What Explains Our Obsession With Ancient Egypt?
A History of Fascination, Obsession and Fantasy
By Ronald H. Fritze
Illustrated. 444 pp. Reaktion Books/University of Chicago Press. $35.
Egypt has exerted a peculiar charm since ancient times. The Greeks and Romans deferred to it as a far older civilization, whose monuments and writing seemed both baffling and magical. Egyptian culture appeared to have emerged fully formed and to have disappeared almost as suddenly, but its 3,000-year history cast a long shadow over later centuries and is felt even today. This afterlife of ancient Egypt is the subject of Ronald H. Fritze's wide-ranging "Egyptomania."
Conventional wisdom sees the modern fascination with the land of the pharaohs taking shape from the Renaissance onward, stimulated by the trophies that had been brought to imperial Rome and later enhanced by Napoleon's short-lived Egyptian campaign, an incursion that created a vogue for decorative arts and monumental architecture of a decidedly "Oriental" flavor. Like Gothic chapels or Chinese pagodas, Egyptian art was embraced as an exotic foil to the classical style, but unlike the Gothic or Greek Revival, it lacked a coherent rationale and had little staying power. By the end of the 19th century, Egyptomania had become a branch of Orientalism.
Fritze offers a broader interpretation of the subject, going back to the Greek historian Herodotus and forward to Cecil B. DeMille and Tutankhamen, a reproduction of whose golden funerary mask adorns the book's cover. Unfortunately, Fritze tends to blur the line between Egyptomania and Egyptology, which is rather like blurring that between astrology and astronomy. The text is freighted with a history of the pharaohs and digressions on Hermeticism and Rosicrucianism that take us away from the main theme. Plots of novels and films are dutifully outlined, and the book suffers from being long on description and short on analysis. What it does convey well is the disjunction between the actuality of Egypt and later interpretations of it: Before hieroglyphics were deciphered by Champollion and other linguists in the 1820s, the reality of ancient Egypt was literally a closed book.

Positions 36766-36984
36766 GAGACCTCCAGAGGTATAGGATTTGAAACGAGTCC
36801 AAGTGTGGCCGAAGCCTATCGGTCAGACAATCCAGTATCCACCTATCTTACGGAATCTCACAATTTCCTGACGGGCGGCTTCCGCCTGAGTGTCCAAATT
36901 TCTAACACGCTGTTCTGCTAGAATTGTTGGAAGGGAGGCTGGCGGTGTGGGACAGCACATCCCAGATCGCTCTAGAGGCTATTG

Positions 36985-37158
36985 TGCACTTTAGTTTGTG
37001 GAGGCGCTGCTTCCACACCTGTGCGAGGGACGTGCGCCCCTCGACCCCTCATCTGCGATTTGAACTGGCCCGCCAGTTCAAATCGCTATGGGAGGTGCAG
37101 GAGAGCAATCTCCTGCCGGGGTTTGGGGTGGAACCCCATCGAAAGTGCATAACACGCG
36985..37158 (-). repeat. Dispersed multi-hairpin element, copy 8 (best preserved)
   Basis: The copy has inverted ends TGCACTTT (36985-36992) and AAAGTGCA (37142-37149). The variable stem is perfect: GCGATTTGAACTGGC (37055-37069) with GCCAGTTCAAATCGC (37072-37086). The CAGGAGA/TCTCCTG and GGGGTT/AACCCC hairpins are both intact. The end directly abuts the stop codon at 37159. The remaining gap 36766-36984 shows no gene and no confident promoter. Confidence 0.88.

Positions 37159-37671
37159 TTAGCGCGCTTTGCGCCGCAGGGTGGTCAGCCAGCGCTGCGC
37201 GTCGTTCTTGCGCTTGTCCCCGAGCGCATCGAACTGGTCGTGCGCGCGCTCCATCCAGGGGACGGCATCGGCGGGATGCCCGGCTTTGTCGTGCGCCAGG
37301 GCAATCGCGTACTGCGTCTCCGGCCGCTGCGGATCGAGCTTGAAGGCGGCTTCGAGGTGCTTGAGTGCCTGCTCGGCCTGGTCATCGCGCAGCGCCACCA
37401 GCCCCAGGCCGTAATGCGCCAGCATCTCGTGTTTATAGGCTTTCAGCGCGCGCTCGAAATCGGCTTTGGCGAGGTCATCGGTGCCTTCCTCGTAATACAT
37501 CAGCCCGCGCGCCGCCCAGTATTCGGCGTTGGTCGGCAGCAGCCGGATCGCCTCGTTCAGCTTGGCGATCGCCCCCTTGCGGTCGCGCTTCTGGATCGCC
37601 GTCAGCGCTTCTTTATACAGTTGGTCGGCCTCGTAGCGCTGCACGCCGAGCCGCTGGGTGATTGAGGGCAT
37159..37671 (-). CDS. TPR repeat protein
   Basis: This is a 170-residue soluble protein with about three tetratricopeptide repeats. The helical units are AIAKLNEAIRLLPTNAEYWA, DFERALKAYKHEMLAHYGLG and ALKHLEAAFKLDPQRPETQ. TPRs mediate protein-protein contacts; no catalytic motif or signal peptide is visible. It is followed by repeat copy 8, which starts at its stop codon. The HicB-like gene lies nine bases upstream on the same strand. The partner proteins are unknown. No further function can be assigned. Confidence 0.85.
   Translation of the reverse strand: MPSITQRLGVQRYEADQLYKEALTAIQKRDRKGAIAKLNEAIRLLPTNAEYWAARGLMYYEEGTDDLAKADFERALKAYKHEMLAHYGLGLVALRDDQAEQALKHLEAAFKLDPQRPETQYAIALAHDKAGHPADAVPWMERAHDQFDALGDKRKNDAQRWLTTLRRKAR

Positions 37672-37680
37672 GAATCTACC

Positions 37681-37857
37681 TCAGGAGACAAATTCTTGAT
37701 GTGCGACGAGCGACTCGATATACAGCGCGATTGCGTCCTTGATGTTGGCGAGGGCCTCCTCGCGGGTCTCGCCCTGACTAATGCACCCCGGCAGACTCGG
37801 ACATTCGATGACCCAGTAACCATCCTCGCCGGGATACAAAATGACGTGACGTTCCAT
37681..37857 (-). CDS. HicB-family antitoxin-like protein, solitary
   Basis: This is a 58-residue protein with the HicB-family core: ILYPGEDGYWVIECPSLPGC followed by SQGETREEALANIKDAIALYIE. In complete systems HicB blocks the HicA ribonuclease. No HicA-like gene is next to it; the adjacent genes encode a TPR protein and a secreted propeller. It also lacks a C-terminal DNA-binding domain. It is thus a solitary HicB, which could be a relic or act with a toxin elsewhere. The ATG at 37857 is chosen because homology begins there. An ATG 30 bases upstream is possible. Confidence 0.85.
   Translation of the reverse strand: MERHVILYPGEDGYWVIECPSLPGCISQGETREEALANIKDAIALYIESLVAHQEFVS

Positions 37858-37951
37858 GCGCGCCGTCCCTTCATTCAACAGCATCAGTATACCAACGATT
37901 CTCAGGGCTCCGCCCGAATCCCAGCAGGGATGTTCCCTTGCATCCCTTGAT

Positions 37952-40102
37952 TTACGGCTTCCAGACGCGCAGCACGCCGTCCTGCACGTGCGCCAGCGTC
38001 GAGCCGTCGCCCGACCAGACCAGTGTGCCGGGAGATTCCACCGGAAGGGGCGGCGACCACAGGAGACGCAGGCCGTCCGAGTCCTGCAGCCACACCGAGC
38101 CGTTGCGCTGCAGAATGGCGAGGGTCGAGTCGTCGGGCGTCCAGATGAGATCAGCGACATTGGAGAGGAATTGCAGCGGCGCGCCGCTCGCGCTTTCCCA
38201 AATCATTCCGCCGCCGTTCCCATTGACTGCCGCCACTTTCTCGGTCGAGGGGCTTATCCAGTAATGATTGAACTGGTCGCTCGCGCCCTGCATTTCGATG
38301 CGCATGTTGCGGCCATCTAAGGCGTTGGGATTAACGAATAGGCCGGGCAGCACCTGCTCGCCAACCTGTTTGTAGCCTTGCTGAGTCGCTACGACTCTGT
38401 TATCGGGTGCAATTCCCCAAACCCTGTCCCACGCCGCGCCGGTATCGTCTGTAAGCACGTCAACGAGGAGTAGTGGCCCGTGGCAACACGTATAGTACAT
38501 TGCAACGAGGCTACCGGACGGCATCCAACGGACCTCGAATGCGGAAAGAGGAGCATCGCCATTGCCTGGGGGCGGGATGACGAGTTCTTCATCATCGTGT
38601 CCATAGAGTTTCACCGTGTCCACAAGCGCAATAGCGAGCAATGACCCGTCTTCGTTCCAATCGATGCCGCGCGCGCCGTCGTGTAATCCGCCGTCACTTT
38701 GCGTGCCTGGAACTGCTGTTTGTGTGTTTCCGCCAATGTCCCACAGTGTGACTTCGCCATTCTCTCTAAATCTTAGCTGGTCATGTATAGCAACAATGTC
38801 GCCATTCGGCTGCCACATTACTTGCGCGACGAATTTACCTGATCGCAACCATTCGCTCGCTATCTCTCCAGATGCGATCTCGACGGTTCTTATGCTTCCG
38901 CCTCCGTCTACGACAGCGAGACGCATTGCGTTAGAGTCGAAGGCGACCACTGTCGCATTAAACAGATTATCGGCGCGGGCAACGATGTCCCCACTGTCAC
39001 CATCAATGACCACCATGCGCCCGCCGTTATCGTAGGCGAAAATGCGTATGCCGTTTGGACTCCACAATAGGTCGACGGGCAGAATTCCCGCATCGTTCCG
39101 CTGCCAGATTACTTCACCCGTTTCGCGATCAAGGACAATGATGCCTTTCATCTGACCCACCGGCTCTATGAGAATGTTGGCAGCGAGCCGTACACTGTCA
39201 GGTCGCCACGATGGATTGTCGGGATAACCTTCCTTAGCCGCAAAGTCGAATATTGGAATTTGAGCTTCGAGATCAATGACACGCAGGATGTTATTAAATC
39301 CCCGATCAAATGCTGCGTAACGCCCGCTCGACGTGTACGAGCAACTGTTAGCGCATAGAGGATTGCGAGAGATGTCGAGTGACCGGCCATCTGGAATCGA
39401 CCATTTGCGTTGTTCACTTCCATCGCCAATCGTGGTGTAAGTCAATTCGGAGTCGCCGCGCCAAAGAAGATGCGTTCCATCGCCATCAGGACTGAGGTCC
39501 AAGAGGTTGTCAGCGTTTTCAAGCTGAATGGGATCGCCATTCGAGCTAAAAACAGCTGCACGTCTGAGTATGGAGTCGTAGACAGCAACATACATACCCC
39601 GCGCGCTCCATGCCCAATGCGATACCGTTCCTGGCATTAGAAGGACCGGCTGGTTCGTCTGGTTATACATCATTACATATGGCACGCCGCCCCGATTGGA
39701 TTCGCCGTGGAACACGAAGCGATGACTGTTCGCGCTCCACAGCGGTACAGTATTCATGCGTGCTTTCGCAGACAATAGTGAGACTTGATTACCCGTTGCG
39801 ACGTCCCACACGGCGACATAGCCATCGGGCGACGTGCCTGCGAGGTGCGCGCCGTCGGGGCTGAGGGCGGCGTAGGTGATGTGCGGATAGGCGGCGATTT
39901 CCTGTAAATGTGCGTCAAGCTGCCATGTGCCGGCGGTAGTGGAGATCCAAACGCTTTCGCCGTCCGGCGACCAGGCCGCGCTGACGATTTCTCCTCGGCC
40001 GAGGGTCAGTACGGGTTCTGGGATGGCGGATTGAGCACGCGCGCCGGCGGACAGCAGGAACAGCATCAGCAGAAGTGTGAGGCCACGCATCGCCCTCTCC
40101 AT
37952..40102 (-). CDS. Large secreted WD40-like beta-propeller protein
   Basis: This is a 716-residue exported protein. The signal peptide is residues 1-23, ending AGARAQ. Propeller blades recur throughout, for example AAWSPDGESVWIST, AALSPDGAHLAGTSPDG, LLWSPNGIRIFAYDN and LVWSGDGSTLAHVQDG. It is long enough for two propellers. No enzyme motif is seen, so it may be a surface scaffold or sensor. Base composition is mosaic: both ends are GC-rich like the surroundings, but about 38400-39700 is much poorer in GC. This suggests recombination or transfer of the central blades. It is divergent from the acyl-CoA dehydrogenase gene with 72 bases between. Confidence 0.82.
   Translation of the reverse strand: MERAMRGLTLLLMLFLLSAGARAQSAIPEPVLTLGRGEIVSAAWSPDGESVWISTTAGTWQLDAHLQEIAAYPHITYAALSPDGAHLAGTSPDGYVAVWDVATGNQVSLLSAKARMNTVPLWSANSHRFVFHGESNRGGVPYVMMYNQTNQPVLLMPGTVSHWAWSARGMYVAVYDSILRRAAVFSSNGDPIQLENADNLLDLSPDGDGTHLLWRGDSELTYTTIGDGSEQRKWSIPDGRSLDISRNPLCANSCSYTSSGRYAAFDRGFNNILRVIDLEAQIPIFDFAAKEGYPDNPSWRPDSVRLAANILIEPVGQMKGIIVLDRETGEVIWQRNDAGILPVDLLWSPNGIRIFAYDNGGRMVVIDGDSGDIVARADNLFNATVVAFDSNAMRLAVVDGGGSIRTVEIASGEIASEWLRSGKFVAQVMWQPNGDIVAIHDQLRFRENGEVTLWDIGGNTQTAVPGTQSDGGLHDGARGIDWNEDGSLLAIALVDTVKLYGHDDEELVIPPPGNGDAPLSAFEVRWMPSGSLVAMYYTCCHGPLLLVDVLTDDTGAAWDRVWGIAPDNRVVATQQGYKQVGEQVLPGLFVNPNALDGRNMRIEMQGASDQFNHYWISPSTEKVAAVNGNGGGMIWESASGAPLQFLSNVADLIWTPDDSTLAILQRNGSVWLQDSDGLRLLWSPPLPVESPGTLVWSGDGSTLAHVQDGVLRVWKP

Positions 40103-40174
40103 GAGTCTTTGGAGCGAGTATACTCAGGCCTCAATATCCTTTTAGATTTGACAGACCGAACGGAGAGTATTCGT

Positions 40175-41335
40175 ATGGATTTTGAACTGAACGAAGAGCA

Fritze reminds us that what fascinated later artists and their public was not what Egyptologists considered important. Largely self-nourishing, Egyptomania was often detached from its original sources, and the stream of dime novels and films about mummies and their curses have, according to scholars, more to do with Western guilt over imperialism than with the supernatural. Even the artifacts exhumed from Tutankhamen's tomb with great fanfare beginning in 1922 did not, in fact, add much to our knowledge of ancient Egypt, although they were responsible for the museum world's first blockbuster traveling exhibition, which toured the West from 1972 to 1981.
"Egyptomania" has interesting chapters on travelers in the 19th century, when everyone from Gustave Flaubert to Ulysses S. Grant descended on the Nile. Fritze is particularly engaged with alternative Egyptology, which has embraced various wacky theories — including the notion that the pyramids were built with the help of space aliens and that the animal-headed gods so popular among the Egyptians were really human-animal hybrids created by those same industrious aliens. Here the author's earlier research into false history and pseudo-religions stands him in good stead, although whether all of this falls under the rubric of Egyptomania is debatable.
Fritze seems more comfortable with literary rather than visual sources, and the book's sparse illustrations bear that out. Above all, what's lacking here is a sense of the mystery and allure that informed Piranesi's Egyptian coffeehouse interior or the geometrical abstraction of Boullée's cenotaph honoring Newton or the majestic stage sets designed by Karl Friedrich Schinkel for Mozart's "Magic Flute." And yet, although more rigorous criteria would have made for a more arrestingly presented case, "Egyptomania" does document an enduring fascination with its subject, based, as the author points out, "on the fact that it is both comfortably familiar and intriguingly exotic."
-- Sent from my Linux system.